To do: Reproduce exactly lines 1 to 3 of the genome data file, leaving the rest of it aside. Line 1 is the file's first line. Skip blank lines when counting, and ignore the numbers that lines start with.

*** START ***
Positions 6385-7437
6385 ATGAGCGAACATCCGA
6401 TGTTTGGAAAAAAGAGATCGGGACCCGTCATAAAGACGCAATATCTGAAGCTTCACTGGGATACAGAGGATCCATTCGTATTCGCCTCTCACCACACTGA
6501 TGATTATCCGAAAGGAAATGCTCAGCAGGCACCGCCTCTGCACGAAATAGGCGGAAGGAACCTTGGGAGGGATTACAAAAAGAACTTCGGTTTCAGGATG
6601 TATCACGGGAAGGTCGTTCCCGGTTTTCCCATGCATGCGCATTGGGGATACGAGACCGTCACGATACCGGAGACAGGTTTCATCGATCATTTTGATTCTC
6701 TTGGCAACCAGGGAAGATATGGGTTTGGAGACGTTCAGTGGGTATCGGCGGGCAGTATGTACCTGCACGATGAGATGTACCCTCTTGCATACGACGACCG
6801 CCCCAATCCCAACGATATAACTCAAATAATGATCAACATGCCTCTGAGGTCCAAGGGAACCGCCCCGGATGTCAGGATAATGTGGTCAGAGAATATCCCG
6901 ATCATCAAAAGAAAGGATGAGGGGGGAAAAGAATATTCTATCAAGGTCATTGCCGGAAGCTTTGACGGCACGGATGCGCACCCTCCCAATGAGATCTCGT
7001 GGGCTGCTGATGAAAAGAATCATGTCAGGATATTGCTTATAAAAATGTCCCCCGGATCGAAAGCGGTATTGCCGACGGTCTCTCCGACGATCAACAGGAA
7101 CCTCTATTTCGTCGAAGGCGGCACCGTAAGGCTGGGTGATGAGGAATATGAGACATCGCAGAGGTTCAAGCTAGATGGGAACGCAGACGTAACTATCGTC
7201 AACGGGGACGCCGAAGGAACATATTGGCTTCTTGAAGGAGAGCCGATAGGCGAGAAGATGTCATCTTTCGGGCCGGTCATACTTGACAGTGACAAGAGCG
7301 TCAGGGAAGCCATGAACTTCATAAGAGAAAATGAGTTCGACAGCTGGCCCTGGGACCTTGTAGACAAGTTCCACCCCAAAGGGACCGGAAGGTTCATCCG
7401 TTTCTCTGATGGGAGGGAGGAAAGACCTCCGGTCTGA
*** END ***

Positions 6385-7437
6385 ATGAGCGAACATCCGA
6401 TGTTTGGAAAAAAGAGATCGGGACCCGTCATAAAGACGCAATATCTGAAGCTTCACTGGGATACAGAGGATCCATTCGTATTCGCCTCTCACCACACTGA